tribe in 1998 in a densely jungled area of Mato Grosso state, near its
northern border with Amazonas state.

The bureau considers the Indians "uncontacted" because anthropologists
have not reached the tribe, although its members may have had some type
of contact -- perhaps violent -- with wildcat miners and loggers in the

In 2001, the bureau banned outsiders from entering 410,186 acres of the
rain forest to allow anthropologists to contact the tribe and demarcate
a reservation. But the protection efforts were curtailed this March when

a federal judge granted an appeal by the Sulmap Sul Amazonia logging
company that the decree protecting the area would cause the company
irreversible damages.

"The judge's order opened this area to development and forbids the
presence of the Federal Indian Bureau. This is like putting a gun in the

loggers' hands to kill Indians," said Sydney Possuelo, head of the
bureau's Isolated Indians unit.

Little is known about the Rio Pardo Indians except that they probably
are hunter-gathers and were forced to abandon their villages in a hurry.

"When we found the villages it looked like a tsunami had hit," said
Possuelo. "No Indians abandon their hammocks or their arrows unless they

are being harassed."

Possuelo said efforts to contact the Indians were complicated because
they appeared to have been the victims of attacks by loggers.

"If, on the one hand, we are trying to protect them, there are others
who are trying to make them run. They don't know who is who," Possuelo

About 700,000 Indians live in Brazil, mostly in the Amazon region. About

400,000 of them live on reservations where they try to maintain their
traditional culture, language and lifestyle.

Indians have been always pushed deeper into the jungle by settlers. The
bureau has said in the past that it has learned from other Indians of a
few uncontacted tribes in the western Amazon state, where the region's
jungle is thickest.

A Monk's Tale, Sam Hamill, by permission

TheVirginia Quarterly Review, Spring 2005

A Monk's Tale
Sam Hamill

We begin to die the day we are silent about things that matter.
--M. L. King, Jr.

When I extracted the envelope from my post office box that crisp, clear January morning, I knew immediately what it was. The cream-colored square envelope had gold capital letters in the upper left-hand corner: THE WHITE HOUSE. I knew Laura Bush had sponsored several evenings with writers in her promotion of literacy. Clearly, there was going to be a poetry event, and equally clearly, I had been placed on the list. There could be no other possibilities. I didn't open it. I put it with other mail and returned to Copper Canyon Press, where I was in the midst of printing a broadside on my platen press. I felt intense stress, not joy. There was no way I could accept an invitation to George Bush's White House. I felt a little nauseous as I realized the situation into which I had been thrust. I couldn't simply act on my own, by my own conscience, because my actions would reflect, like it or not, fair or not, on Copper Canyon Press. I was going to have to look deeply into my own conscience and the practices of a lifetime as a socially engaged poet.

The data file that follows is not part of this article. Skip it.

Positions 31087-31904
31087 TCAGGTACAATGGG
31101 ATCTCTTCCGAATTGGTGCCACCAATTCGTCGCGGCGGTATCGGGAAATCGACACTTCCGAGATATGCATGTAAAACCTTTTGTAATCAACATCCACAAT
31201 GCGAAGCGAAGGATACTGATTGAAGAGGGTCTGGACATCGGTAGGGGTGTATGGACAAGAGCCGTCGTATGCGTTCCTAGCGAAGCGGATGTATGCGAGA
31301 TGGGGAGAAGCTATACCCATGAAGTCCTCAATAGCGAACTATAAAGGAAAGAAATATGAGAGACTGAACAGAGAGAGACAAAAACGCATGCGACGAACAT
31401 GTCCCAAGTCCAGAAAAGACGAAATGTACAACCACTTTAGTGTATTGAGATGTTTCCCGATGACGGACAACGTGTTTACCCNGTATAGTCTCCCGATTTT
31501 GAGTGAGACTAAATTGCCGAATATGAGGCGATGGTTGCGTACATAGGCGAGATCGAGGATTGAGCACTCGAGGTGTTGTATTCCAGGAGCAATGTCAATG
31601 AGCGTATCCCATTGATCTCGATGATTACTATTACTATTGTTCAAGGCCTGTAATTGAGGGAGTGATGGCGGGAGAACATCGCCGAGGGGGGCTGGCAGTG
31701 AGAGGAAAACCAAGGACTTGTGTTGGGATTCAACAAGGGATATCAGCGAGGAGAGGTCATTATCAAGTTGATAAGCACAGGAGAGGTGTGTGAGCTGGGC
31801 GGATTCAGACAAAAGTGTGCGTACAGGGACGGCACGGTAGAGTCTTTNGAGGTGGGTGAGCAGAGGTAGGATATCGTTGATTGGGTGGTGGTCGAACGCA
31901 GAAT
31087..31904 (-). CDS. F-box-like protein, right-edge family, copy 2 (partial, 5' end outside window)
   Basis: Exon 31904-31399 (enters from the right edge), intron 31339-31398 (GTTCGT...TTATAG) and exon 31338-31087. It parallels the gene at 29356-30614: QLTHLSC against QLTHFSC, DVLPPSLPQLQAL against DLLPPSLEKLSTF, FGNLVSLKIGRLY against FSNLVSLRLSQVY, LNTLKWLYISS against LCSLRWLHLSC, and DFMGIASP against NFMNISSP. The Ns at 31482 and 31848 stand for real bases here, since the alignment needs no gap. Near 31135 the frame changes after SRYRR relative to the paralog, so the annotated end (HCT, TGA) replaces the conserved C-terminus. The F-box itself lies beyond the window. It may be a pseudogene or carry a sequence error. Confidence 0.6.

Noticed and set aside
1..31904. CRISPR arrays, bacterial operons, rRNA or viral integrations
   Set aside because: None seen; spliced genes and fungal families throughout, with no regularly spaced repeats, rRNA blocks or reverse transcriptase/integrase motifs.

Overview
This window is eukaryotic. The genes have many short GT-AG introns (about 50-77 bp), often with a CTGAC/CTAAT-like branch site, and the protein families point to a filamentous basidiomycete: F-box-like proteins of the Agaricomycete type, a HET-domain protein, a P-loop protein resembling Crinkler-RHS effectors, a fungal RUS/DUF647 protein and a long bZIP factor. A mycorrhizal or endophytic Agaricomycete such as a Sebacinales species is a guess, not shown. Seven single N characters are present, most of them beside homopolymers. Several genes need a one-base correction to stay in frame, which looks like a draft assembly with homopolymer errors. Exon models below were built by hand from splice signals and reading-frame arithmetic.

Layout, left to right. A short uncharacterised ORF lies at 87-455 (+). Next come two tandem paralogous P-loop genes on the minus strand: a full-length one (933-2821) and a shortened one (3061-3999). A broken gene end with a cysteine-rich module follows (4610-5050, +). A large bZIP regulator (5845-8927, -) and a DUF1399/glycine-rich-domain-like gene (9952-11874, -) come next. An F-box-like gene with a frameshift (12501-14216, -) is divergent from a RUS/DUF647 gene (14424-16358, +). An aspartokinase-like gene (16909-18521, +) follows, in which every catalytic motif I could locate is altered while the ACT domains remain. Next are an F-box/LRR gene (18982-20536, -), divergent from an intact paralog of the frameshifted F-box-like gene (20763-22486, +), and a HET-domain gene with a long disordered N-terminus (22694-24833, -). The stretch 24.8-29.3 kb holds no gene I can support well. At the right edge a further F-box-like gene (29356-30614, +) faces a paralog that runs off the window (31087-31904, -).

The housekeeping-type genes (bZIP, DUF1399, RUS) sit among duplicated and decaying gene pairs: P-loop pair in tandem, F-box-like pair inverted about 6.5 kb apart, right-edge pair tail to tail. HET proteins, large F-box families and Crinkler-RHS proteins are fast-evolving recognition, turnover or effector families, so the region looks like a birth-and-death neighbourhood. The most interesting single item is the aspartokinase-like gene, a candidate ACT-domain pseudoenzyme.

The night before, I had been exploring "shock and awe" on the Internet, reading various stories about Bush's plans to devastate Iraq with an intense and intensifying missile barrage, a weak nation of beleaguered people who had no relationship to the al Qaeda attack on the U.S. When I completed my four-year enlistment in the Marine Corps, I exited as a Conscientious Objector. I was born during WW II, grew up during Korea and the McCarthy era, and came of age under Kennedy while serving for a couple of years in Japan. My first public poetry readings were under the auspices of Vietnam Veterans Against the War, Poets Against the War (in Vietnam), and part of my campaigning for Eugene McCarthy in 1968. I ran for California State Assembly that year as a socialist and devoted a lot of time to campaigning for McCarthy.

I had undergone infantry training at Camp Pendleton in Southern California, home of Camp Smedley D. Butler, named after the Marine Corps major general who won two Medals of Honor. This is what the good general had to say about serving his country: "I've spent 33 years being a high-class muscle man for big business, for Wall Street and the bankers. In short, I was a racketeer for capitalism. . . . I helped purify Nicaragua for the International Banking House of Brown Brothers in 1909-12. I helped make Mexico and especially Tampico safe for American Oil interests in 1914. I helped in the rape of half a dozen Central American Republics for the benefit of Wall Street. I was rewarded by honors, medals, promotions." And Henry Kissinger has a Nobel Peace Prize that sticks in the craw of every democratic Chilean.